Part 13 (June 18, 2023): Analysis of Materials Retrieved from Runs 4 & 5 in IM1’s Path
For our IM1 expedition, the saying, “never judge a book by its cover” means that we should not reach conclusions about the materials we retrieved in Runs 4 & 5 from the likely crash site of the first recognized interstellar meteor, IM1, based on appearance.
After my last report about the white fresh coat returned by the sled on Run 5, I was troubled by the statistical conclusion that there may be roughly a hundred buckets of white paint trashed per square kilometer on the ocean floor. It also did not make sense that the abundance of paint buckets would be equal to that of brad nails.
Ryan Weed and Jeff Wynn resolved my puzzlement. They used the X-ray fluorescence (XRF) analyzer to find the compositions of the retrieved materials. First, they confirmed that the brad nail was made mostly of a commercially common alloy of iron. Second, they found that the white liquid substance on the sled was not paint but rather a calcareous siliceous ooze which is biological in origin, containing mainly Ca, SiO2, Al2O3, Fe, and MgO. Siliceous ooze is a type of pelagic sediment made by silica-based skeletons of microscopic marine organisms, making about 15% of the deep ocean floor. Siliceous oozes near continental margins may also include terrestrially derived silica particles and sponge spicules. The white sphere into which the sled bumped must have been made of this ooze.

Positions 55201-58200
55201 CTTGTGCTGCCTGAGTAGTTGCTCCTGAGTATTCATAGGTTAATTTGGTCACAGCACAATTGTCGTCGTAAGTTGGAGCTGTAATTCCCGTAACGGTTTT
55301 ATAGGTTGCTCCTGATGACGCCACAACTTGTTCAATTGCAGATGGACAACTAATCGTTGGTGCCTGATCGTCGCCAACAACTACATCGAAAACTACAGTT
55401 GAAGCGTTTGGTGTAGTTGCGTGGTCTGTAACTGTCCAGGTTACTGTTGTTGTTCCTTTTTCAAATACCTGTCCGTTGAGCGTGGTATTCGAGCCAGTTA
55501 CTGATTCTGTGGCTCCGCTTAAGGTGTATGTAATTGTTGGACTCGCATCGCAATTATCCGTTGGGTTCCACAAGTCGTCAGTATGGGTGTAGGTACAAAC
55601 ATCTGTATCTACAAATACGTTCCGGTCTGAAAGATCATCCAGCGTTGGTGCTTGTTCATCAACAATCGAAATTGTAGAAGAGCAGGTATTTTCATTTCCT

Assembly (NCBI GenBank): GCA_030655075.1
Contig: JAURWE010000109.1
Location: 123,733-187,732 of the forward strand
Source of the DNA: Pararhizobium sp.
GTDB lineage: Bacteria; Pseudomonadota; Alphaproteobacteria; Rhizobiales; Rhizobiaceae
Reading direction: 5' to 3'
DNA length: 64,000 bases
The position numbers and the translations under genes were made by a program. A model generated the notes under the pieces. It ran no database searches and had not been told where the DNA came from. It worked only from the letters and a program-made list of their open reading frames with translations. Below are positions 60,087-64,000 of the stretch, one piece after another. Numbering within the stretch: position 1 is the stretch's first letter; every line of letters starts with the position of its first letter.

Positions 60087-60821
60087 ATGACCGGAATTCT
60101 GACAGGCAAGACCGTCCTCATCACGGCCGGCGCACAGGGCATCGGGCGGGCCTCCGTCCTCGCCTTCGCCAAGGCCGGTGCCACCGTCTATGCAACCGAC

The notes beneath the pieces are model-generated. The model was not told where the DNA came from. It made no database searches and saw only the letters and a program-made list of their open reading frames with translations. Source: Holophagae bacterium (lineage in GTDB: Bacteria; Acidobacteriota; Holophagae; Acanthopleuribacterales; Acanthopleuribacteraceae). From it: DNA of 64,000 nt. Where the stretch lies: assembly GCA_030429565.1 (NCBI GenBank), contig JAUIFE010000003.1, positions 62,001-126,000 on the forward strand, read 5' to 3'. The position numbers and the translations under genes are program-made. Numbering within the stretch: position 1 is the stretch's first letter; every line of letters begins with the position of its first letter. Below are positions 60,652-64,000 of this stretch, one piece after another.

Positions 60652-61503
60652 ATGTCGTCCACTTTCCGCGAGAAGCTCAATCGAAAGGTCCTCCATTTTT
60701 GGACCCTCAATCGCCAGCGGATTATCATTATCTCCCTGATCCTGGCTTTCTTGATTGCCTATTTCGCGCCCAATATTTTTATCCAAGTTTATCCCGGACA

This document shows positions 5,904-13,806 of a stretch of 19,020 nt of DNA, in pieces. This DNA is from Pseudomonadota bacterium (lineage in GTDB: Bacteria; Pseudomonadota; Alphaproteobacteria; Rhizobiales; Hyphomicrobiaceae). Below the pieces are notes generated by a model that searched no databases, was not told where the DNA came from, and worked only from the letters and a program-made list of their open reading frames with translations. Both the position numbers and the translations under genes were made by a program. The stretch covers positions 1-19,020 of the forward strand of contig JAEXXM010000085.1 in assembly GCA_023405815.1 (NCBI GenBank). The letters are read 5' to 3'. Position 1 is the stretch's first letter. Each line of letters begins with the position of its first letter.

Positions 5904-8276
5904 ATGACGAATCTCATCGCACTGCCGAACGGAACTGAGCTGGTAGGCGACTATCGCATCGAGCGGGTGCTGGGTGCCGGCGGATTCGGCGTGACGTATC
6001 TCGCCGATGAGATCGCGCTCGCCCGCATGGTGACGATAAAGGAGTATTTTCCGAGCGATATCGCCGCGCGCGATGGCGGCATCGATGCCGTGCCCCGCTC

The biogenic material we recovered as fragments were Planktonic debris that dropped to the seafloor after it died. The forams are benthic and live on the seafloor.
Other than the biological materials, most of the black powder mass we collected appears to be a background of volcanic ash.